The Conserving Atlantic Biodiversity by Supporting Innovative Small-Scale Fisheries Co-management (CABFishMan) programme has released a comprehensive review of existing methods for data collection in North East Atlantic small-scale fisheries.
The review, which includes contributions from fishermen, managers and scientists, sheds light on how new tech can make data-gathering more efficient and enable collaborative management, say the researchers. Their findings will now be used to develop a web-based tool ‘allowing stakeholders to identify the best way of collecting data in their fishery’.
CABFishMan is an international research project aimed at improving the protection of the marine environment and marine resources in the North East Atlantic. By engaging fishers and taking a collaborative approach, the project is exploring an ecosystem-sensitive approach to management of small-scale fisheries in the area.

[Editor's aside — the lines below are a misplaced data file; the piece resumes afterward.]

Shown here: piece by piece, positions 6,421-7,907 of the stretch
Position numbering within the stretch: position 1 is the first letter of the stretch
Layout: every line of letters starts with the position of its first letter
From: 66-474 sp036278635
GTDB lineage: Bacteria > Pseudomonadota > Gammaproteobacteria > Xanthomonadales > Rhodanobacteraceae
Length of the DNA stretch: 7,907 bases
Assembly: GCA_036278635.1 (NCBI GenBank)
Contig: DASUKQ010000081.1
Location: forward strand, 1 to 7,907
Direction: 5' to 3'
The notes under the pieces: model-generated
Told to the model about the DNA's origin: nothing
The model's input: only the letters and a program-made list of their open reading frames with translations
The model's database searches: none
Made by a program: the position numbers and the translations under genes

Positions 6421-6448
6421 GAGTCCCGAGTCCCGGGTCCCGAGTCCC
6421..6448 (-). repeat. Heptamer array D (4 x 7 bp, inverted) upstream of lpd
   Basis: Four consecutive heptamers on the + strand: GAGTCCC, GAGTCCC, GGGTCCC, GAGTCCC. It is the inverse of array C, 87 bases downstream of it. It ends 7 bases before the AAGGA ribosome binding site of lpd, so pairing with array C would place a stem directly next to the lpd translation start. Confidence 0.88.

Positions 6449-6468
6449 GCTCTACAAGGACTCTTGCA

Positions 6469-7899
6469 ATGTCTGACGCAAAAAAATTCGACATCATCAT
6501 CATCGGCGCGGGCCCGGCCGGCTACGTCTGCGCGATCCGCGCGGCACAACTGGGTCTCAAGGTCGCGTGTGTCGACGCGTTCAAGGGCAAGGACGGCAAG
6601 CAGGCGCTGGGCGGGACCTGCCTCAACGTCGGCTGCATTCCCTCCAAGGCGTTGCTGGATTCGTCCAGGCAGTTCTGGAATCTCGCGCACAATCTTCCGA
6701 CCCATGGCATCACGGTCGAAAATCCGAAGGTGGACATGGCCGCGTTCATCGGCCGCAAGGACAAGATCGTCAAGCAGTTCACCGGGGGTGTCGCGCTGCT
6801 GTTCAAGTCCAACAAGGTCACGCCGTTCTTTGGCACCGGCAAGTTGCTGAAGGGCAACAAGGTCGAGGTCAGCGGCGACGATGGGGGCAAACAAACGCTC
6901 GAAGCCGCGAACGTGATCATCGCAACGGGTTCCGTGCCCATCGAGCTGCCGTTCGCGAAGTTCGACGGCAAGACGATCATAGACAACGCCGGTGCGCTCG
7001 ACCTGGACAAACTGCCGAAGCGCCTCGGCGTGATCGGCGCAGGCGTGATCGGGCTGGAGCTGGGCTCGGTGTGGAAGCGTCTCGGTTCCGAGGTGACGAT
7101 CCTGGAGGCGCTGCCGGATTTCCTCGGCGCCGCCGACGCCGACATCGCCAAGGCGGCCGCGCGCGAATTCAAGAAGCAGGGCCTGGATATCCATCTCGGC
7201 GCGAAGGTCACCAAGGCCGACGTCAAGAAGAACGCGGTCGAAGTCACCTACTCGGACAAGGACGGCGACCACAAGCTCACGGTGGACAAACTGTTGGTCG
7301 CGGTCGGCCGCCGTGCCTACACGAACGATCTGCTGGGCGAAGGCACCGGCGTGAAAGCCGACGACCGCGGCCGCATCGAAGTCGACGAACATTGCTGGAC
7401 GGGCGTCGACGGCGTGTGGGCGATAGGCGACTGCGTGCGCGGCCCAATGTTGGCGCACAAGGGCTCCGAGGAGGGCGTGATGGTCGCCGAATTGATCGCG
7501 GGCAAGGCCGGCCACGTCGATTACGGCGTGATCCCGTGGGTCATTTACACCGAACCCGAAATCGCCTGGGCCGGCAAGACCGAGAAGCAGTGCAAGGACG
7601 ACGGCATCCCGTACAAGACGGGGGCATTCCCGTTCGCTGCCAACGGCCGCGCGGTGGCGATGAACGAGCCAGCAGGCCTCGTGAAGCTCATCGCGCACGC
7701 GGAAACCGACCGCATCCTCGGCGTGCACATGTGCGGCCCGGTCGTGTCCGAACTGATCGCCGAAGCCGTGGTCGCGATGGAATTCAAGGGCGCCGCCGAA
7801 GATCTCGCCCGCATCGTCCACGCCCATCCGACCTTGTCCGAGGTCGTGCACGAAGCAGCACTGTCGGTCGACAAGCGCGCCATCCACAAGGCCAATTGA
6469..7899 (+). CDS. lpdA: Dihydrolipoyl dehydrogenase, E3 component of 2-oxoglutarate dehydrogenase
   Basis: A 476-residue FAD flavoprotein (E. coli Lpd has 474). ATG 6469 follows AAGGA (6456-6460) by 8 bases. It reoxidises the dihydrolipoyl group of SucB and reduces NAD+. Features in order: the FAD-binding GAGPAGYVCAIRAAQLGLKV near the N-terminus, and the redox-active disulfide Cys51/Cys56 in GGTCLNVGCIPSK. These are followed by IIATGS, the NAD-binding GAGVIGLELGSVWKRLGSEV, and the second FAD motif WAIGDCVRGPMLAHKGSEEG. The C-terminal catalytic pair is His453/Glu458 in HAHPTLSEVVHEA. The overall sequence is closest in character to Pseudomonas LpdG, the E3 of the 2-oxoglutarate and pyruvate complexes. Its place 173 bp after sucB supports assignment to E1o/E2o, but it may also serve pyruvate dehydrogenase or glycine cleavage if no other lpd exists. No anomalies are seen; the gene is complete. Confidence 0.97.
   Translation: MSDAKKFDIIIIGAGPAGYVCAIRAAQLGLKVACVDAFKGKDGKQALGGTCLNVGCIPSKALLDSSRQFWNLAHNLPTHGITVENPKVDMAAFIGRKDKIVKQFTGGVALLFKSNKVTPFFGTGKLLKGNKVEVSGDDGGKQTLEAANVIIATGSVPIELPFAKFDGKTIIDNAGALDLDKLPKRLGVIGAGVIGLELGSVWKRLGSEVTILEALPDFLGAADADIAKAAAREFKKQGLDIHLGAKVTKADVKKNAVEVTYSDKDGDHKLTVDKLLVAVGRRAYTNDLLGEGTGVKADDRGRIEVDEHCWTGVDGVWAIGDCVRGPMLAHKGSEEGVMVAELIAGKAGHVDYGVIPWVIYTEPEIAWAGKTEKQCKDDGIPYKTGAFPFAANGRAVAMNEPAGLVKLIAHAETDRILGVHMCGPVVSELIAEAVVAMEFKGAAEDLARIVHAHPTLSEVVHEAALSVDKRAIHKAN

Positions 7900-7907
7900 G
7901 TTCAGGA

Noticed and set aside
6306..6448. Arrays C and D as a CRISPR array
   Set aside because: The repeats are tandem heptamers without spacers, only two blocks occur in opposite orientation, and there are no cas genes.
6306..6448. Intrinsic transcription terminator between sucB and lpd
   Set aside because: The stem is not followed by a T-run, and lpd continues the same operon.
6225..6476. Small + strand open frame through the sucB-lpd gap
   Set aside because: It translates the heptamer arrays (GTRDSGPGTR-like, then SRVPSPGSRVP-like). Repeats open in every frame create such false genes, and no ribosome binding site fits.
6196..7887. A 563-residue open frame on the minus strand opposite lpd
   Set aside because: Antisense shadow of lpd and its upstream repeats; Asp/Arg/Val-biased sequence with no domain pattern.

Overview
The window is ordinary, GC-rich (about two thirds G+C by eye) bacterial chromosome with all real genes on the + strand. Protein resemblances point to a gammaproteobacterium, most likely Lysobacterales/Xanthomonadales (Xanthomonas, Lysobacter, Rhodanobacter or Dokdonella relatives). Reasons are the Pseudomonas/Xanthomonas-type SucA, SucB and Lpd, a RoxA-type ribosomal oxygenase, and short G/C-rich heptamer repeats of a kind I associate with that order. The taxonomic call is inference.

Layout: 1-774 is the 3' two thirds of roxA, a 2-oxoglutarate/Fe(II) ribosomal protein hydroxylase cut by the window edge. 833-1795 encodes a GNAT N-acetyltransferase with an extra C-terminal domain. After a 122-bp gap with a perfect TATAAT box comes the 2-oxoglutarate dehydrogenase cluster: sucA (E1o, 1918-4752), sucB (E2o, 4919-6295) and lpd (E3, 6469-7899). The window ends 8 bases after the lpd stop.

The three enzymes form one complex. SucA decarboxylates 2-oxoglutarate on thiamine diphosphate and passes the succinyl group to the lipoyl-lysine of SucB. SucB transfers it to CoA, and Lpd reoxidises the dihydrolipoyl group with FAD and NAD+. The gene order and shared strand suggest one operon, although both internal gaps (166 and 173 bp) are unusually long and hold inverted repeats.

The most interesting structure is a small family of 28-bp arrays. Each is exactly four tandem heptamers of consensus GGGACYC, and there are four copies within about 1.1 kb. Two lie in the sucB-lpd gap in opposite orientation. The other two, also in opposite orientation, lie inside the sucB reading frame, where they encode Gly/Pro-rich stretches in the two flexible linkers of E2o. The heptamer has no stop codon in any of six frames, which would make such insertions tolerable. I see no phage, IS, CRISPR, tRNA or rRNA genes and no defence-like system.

Funded by the Interreg Atlantic Area European Regional Development Fund and spanning five countries, the project involves contributors from the UK, Ireland, Spain, France and Portugal.
“In the past two decades a shift in fisheries management has been promoted, from a single-species approach to a more holistic ecosystem-based approach,” said Arantza Murillas, principal researcher in sustainable fisheries management at AZTI Tecnalia and project co-ordinator of CABFishMan.
“However, moving towards it when managing multi-species, multi-gear small-scale fisheries remains a challenging task due to the importance of improving data collection across the North East Atlantic.”
The review provides an in-depth analysis of the various ways data is collected in small- scale fisheries, with an evaluation of the pros and cons of each, and recommendations for best practice. It draws on case studies from countries further afield, and explores how innovative technology such as self-sampling programmes and advanced spatial mapping could be used for co-management of these fisheries in the future.
“The review is especially relevant as it provides geo-referenced data on fishing effort and catches in the area – information which is crucial for establishing a collaborative co-management framework in the Atlantic region,” explained Arantza Murillas.
You can read the full review here.
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